Ministers consider blocking China's role in UK nuclear power
Whitehall sources have confirmed reports the government is considering ways to block China's involvement in future UK nuclear power projects as relations with Beijing deteriorate.
The move could affect the development of the Sizewell C project in Suffolk, in which state-backed China General Nuclear is set to play a key role.
Negotiations are continuing between the government and lead partner EDF.
It is understood to be a while before any concrete decision will be taken.
Any decision will also affect the future development of the Bradwell B project in Essex, where China is the lead developer.
As first reported in the Financial Times, rising tensions had raised questions about the involvement of China, with expectations growing that its role - financially and operationally - would be reduced at least.
It is understood that the UK would look to replace China with other partners in any future projects.
The move is likely to inflame tensions between the UK and China and mark a toughening of Britain's stance towards Beijing.
Ministers have been highly critical of Beijing's clampdown on democracy campaigners in Hong Kong and allegations of human rights abuse in Xinjiang.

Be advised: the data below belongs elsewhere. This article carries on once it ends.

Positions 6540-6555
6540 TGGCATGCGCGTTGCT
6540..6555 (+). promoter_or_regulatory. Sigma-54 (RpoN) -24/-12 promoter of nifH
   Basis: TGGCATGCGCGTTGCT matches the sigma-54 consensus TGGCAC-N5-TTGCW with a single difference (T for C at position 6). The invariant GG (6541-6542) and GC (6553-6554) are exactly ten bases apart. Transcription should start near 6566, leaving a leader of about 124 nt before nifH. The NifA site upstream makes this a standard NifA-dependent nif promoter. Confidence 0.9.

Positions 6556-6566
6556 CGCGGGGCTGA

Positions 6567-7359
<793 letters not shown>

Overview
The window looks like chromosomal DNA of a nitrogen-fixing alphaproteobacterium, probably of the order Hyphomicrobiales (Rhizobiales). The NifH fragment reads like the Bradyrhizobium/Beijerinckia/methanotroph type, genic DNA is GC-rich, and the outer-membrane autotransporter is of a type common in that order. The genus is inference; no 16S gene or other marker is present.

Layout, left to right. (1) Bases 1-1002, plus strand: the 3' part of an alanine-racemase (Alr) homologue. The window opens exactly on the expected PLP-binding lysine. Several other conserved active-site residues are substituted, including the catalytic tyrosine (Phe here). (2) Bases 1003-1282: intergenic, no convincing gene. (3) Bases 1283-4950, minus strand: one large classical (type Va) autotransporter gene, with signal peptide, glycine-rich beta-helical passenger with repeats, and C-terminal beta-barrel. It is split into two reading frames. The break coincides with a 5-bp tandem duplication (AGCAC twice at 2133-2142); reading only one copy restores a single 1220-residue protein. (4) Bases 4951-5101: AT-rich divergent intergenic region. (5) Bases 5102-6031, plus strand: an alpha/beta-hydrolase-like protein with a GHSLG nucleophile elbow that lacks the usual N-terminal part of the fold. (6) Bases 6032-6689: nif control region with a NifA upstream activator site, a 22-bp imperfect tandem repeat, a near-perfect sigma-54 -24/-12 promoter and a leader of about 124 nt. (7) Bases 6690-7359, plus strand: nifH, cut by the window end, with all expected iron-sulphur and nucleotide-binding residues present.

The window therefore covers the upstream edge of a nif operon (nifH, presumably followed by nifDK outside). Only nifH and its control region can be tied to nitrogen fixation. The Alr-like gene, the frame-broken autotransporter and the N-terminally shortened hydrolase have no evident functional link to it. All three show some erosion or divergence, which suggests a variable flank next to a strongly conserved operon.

China's involvement in nuclear power in the UK dates back to an agreement struck by then prime minister David Cameron and Chinese president Xi Jinping in 2015.
The UK's Department for Business, Energy & Industrial Strategy (BEIS) would not confirm the reports but a spokesperson said: "Nuclear power has an important role to play in the UK's low-carbon energy future, as we work towards our world-leading target to eliminate our contribution to climate change by 2050.
"All nuclear projects in the UK are conducted under robust and independent regulation to meet the UK's rigorous legal, regulatory and national security requirements, ensuring our interests are protected."
A spokesperson for China's foreign ministry, Zhao Lijian, said on Monday that the UK should "earnestly provide an open, fair and non discriminatory business environment for Chinese companies".
China and the UK had important trade and investment ties, he added.
"It is in the interests of both sides to conduct practical co-operation in the spirit of mutual benefit and a win-win result," Mr Zhao said.
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